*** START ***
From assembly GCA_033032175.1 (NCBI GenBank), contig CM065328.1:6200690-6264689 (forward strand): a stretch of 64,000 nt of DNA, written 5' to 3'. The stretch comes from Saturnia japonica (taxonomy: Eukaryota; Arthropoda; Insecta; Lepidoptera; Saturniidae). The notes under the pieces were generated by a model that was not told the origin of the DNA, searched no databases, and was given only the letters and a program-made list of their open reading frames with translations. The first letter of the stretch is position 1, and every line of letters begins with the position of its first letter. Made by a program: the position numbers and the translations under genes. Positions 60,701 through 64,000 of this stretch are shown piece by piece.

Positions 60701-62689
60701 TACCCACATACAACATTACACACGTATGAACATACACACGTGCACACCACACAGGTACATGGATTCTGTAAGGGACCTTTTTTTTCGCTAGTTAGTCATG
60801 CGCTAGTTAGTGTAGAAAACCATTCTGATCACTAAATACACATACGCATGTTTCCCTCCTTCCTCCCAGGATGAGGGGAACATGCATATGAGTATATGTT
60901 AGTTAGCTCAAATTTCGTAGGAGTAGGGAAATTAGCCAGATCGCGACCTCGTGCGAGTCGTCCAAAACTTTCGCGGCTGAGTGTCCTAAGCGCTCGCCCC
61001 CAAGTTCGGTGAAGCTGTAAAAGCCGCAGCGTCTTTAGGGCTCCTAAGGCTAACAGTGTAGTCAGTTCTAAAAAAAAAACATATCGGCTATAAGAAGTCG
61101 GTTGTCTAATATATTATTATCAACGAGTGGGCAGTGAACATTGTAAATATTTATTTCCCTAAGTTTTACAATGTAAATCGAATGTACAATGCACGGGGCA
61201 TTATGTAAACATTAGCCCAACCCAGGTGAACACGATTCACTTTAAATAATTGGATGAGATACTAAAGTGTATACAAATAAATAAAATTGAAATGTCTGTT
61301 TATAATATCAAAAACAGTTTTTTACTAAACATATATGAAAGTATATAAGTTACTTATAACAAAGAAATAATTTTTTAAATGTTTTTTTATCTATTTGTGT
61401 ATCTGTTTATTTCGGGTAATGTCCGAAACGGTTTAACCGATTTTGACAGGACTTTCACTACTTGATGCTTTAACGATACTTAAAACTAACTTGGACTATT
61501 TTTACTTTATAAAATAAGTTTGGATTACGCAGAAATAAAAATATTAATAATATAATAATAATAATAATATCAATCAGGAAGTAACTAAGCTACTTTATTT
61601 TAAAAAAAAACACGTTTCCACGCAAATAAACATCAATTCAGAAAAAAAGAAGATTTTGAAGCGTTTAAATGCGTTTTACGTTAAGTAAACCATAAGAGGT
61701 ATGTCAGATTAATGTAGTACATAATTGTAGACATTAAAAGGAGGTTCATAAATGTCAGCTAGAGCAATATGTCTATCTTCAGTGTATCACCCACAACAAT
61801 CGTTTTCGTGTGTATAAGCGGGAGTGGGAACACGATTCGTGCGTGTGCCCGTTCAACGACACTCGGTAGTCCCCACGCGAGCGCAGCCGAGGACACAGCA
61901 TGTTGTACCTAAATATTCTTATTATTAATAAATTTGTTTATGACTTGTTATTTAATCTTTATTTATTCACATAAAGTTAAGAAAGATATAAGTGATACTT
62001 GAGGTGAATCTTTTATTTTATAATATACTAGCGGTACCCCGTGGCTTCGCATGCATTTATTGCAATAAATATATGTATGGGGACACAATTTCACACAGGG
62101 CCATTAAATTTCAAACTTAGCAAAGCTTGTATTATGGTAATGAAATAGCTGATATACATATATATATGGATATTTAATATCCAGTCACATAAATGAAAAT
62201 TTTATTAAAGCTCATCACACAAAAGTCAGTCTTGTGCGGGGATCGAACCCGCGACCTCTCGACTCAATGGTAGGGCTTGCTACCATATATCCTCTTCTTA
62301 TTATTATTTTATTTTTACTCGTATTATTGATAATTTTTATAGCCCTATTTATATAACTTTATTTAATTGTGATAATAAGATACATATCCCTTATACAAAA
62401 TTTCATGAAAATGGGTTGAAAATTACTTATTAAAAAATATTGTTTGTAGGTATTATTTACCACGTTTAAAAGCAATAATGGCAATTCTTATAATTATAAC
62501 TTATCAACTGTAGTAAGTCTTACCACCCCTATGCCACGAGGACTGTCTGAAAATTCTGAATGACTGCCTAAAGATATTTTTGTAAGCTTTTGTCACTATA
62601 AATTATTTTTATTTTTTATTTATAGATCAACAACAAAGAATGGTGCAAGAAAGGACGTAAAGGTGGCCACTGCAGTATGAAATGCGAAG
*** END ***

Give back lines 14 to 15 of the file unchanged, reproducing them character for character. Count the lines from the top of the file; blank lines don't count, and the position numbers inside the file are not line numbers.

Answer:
61801 CGTTTTCGTGTGTATAAGCGGGAGTGGGAACACGATTCGTGCGTGTGCCCGTTCAACGACACTCGGTAGTCCCCACGCGAGCGCAGCCGAGGACACAGCA
61901 TGTTGTACCTAAATATTCTTATTATTAATAAATTTGTTTATGACTTGTTATTTAATCTTTATTTATTCACATAAAGTTAAGAAAGATATAAGTGATACTT